When we had come near to the place we perceived by the light of the fire a white infant laid very near to it, and apparently struggling in the agonies of death but not crying. The elder yeener was sitting with her back to it, and the younger yeener was digging a hole in the ground with a long stick (which they use for the purpose of digging up roots &c). Mrs W asked her why she had killed the child? She said no good that one, this one very good, taking the Black child Charlotte and putting it to her breast. Mrs W asked her if she killed the child with the staff? She said no, with her foot. Mrs W took the babe and wrapped it in a blanket which she took from one of the girls, and folded it in her cloak for it is a very severely frosty night. The babe felt the warmth and feebly cried, on which the cruel mother seemed surprised, and looking round said, ‘you give it me now, you have it in morning’. Having bought it home Mrs W prepared some cordial and took it to the wretched parent who is about 1/2 a mile from our house. When she returned and began to wash the babe, it was found to be literally covered with dirt and its back much burnt. When the yeener was asked why she had denied being pregnant she replied that she was afraid.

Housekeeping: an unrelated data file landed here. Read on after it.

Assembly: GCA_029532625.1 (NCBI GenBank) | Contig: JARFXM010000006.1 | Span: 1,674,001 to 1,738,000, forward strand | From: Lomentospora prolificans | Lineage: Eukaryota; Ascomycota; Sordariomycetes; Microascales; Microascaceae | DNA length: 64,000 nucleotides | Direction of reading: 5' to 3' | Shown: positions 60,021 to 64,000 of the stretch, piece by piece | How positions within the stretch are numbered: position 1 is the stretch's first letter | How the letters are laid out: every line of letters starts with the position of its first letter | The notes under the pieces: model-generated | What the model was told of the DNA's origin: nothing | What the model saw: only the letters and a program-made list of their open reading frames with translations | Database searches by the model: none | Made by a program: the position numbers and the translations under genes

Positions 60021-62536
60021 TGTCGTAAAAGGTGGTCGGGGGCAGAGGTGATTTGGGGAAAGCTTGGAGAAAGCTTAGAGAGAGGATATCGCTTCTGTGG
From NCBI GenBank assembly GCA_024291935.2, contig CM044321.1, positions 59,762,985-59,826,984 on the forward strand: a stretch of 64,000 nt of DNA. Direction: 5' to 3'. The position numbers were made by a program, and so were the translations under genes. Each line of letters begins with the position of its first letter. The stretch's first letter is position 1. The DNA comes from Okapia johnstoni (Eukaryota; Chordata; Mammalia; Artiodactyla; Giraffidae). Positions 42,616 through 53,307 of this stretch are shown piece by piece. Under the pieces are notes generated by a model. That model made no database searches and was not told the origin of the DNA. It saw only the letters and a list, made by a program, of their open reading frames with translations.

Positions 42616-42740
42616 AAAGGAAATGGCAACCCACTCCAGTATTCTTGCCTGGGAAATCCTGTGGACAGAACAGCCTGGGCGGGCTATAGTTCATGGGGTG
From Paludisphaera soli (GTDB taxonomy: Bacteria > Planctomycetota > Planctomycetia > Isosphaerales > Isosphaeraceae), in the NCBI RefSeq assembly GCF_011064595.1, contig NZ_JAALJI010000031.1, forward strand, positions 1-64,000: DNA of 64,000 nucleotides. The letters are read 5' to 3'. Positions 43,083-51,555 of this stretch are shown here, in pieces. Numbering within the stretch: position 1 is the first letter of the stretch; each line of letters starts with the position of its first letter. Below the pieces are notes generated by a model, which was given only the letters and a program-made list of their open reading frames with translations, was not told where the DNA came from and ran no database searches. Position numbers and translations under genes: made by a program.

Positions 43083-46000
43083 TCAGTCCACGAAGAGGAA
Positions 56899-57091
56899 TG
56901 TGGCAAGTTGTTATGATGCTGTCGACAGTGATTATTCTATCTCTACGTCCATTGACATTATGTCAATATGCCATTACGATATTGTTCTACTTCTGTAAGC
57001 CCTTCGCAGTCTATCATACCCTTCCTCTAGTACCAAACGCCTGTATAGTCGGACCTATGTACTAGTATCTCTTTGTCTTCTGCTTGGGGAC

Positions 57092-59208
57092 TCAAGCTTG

Sunday 28th.
Mrs W had prepared some cordial to take to the yeener this morning, but she was up at this place early. She asked Mrs W if the child cried very much, the ans'r was no. She then said ‘don't you let Black fellows make light, my Black fellow is blind, he cannot see that it is white’. A short time afterwards she came into the house when Mrs W was dressing the babe. She said well, you may have it, I don't want it. The poor little creature has caught a very severe cold.[8]
The episode sounds as if the young mother had tried to blacken the baby with smoke, was much concerned because it was white, and resigned herself to having to give it away.

The trials of bush life

Handt’s diary is somewhat less colourful than Watson’s regarding his interaction with indigenous people. He had trouble with Aboriginal and English names, so that his journal has generic entries referring to ‘this boy’ and ‘that boy’ for years, whereas Watson’s journal refers to most of the Aborigines either by a Christianised name or a transliteration of an indigenous name.
But Handt relates an episode where he traveling through the bush, wearing an opossum cloak as usual, and accompanied by an assigned convict. A bushranger held them up demanding his money and weapons. The bushranger was incredulous when he found that Handt had neither, and then quizzed the assigned convict whether Handt was treating him decently. The convict had no complaints, and the bushranger, having run out of options to either rob or punish Handt, contended himself with some bread, sugar and a handkerchief. He let them go before Handt could launch fully into his missionary speech.